Case Study Of Year-End Tax Loss Planning

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Year-End Tax-Loss Planning

As we near the end of 2016, individuals with taxable investment accounts should be evaluating their tax situation and considering favorable tax-saving strategies before the year is over. Year-end tax planning can be a valuable and money-saving opportunity that should not be overlooked. Therefore, if you are holding investments in stocks, mutual funds, and bonds that are worth substantially less than their original purchase price, you should consider selling the investments before the year is over. Through a process known as tax-loss selling, losses on bad investments can be turned into an asset, which can then be used to save money on your taxes for the year.

What is tax-loss selling?

Tax-loss selling is the process
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To capitalize on the decline in value, the position can be sold to create a realized loss on the difference of $10,000. This loss can now be used to offset other capital gains that have occurred during the year. If an investor had success in other areas of their portfolio, which produced capital gains for the year of $5,000, by selling the Exxon Mobil investment, his or her tax liability is reduced to zero, and $5,000 in remaining losses can be applied to future capital gains.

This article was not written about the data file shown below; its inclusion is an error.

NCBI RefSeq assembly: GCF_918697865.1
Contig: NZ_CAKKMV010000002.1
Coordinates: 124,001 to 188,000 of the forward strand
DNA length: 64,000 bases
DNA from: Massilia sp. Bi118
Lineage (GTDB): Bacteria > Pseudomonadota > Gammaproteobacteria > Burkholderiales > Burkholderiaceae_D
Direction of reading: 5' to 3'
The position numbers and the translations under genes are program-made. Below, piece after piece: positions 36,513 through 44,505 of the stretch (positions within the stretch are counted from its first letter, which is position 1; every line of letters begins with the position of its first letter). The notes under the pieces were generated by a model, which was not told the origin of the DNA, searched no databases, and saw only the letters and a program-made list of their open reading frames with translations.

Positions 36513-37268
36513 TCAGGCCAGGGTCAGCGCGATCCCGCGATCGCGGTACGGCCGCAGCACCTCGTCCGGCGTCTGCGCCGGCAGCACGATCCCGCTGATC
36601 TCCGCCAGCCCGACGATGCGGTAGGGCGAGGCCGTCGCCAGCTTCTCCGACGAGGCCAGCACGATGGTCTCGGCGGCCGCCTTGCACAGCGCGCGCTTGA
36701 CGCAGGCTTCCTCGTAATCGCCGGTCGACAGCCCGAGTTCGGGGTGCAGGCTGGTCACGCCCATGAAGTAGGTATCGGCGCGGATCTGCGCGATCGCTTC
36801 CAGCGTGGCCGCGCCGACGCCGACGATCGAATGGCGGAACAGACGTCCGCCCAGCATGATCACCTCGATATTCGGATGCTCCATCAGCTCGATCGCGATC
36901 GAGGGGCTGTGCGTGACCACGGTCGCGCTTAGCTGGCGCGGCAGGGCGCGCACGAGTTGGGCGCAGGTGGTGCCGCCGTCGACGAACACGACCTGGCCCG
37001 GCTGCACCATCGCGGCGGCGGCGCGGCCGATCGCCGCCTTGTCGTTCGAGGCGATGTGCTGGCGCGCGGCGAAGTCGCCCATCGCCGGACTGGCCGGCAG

For tax-reporting purposes, short-term gains and losses are first netted against each other for the tax year. Next, long-term gains and losses are netted. Finally, the remaining outcomes are combined. As a result, a net short-term loss of $10,000 can be applied against a net long-term gain of $5,000 for a remaining short-term loss of $5,000. As mentioned before, if your loss outweighs your gain, you can claim up to $3,000 of the losses against your ordinary income and the remaining losses can be used to offset future gains. In the above example, the remaining $2,000 can be applied to future

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